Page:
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SlothropX

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About SlothropX

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    Slime (+5)
  1. Well, I personally think that there's no reason to take a black and white view of things. James projects most of the stuff, but I think it is reasonable to say that Eddie, Angela, and (likely) Laura aren't projections. Maria is a projection, but one with a nasty streak when James decides he doesn't need her anymore. I don't know where you get "Maria pretending to be Mary" from all of that. In that ending, James has accepted Maria, and so she has no reason to have a fake-Mary attack him. Fair enough. The only trick with Maria is that she isn't formed from another person as Lisa was,
  2. Developers do lots of things. It can be difficult to differentiate between hidden truths and playful devs. I mean, the UFO or dog endings are ignored, when it comes to canonical SH2, because they're obviously just silly. A poster in SH3 with the name of a char in SH2, while cute, has a similar lack of significance, in my opinion. And remember, these games are developed by relatively large groups of people, so a little joke by an environmental texture artist doesn't necessarily mean that the game's director had deep implications in mind. If the poster had shown up in SH2, then I'd agree fu
  3. I think that the distinction between the two options is rather slim. If Maria is acting on her own, but is created with a specific set of memories and desires, then it really isn't much different from being a puppet. It seems like the only reason Maria demonstrates "free will" at all in BFAW is that James is still distant, and her greater reason for being hasn't been called into focus yet. Another concept is that the single bullet in the revolver is for James, and that only her meeting with Ernest causes Maria to toss aside her "fate" of seeking revenge for a crime she only has vague memori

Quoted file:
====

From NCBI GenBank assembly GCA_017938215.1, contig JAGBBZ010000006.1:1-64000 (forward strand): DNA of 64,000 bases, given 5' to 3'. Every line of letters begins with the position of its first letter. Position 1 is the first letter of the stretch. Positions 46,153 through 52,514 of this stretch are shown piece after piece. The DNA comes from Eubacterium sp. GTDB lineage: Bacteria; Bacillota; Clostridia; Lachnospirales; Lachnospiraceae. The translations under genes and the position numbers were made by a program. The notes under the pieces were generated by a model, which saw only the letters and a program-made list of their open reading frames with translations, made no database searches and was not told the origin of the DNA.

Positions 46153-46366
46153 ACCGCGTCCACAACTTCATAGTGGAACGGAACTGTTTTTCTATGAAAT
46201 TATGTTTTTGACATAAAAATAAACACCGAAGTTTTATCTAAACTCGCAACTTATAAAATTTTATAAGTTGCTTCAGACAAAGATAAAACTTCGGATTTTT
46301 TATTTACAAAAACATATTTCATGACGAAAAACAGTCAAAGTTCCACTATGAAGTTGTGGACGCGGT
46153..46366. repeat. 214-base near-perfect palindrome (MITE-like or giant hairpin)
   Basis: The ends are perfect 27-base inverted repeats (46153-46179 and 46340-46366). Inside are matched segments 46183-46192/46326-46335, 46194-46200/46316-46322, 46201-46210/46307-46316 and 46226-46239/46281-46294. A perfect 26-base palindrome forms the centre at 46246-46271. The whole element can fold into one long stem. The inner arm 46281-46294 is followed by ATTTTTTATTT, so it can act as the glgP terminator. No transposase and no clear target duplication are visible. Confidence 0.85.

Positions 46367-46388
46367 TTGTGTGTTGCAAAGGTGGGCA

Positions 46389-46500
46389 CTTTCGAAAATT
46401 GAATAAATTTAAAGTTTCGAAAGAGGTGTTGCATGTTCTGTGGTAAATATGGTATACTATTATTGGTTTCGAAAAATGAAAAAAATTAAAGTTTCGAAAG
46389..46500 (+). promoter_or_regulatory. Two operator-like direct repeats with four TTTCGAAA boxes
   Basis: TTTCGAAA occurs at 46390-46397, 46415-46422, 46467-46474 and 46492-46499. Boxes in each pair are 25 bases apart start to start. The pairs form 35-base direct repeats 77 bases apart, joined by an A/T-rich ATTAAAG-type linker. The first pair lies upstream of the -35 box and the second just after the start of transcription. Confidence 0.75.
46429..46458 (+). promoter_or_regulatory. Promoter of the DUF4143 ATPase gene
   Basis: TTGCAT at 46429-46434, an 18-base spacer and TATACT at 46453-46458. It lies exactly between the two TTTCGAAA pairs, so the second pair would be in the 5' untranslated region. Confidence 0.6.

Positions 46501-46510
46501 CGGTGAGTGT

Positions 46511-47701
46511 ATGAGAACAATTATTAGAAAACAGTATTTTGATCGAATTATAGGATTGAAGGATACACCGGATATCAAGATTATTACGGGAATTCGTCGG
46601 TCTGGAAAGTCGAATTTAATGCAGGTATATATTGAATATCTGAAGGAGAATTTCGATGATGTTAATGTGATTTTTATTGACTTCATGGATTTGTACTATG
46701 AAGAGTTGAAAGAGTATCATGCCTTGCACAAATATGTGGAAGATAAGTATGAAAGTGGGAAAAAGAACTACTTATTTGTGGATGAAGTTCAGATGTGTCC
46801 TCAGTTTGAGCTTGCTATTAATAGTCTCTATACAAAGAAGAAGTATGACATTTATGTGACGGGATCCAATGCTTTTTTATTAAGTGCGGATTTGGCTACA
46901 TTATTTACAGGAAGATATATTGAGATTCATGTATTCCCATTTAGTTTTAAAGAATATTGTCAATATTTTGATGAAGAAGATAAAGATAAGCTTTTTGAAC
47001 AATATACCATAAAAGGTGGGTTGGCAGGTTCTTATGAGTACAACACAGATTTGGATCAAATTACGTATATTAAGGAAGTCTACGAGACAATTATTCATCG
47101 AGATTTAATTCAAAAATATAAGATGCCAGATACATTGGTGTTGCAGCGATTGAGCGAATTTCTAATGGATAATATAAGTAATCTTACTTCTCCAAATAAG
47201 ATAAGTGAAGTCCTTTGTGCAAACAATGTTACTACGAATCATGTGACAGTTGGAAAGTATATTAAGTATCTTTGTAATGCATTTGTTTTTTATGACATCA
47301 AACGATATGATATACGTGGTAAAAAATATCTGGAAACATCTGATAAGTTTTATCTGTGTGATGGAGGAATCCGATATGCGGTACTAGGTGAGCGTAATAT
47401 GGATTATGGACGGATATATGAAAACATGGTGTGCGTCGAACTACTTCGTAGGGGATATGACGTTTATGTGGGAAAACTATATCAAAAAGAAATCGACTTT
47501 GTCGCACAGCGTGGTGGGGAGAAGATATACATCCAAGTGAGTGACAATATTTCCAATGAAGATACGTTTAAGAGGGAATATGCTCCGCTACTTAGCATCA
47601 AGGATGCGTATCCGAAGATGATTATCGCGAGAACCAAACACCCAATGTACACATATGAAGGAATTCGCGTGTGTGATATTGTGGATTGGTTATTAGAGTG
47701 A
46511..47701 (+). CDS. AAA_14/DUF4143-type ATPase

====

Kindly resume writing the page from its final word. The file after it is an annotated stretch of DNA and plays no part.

4. Well, to clarify, the other half of why Maria was born of James's wish was to punish him for his repressed crime. So, Maria isn't a form of punishment consciously sent down against James, but rather his masochistic picking at the scab of denial. While the Old Gods do slumber in Silent Hill, we have no indication that they spend a lot of attention passing judgment on the who-smothered-whom details of mortal life. Rather, by the nature of the place, people create and battle their own personal demons. A somewhat fine point, maybe, but it ruins the entire point of the series when people pers
  5. You guys are getting weirdly complex. Maria dies in front of James repeatedly because she is a projection of his memories of Mary. She starts off as a fantasy, embodying all of the good things about Mary, but James can't keep her from also embodying Mary's darkness (implied illness, death, and attempts to make him feel guilty for not caring enough about her). Mary didn't create Maria, and doesn't "use" her for anything. From the "Maria" ending: Pretty clearly blaming James for creating Maria. In all of the other endings, Maria tries to convince James to accept her as a replacement for
  6. One thing that I've wondered about a lot is why the Silent Hill games are so scary. People who would yawn through your average survival-horror zombiefest end up having a morbid fascination about Silent Hill. Not many people have the same obsession with Raccoon City, or whatever. I think it has to do with the fact that the games make a very apt point about the human condition. Everyone walks around in their own fog of anxieties and fears. People get so wrapped up in their own issues and misery that it sometimes seems hopeless for anyone to connect, much like the people in SH2 float in and
  7. Injury made us all cry. Meanie. I like everything about this, except the vocals can get buried by the piano at times. I'm using rather good headphones. Balance the two out a little and it would sound quite a bit better. Wonderful job.
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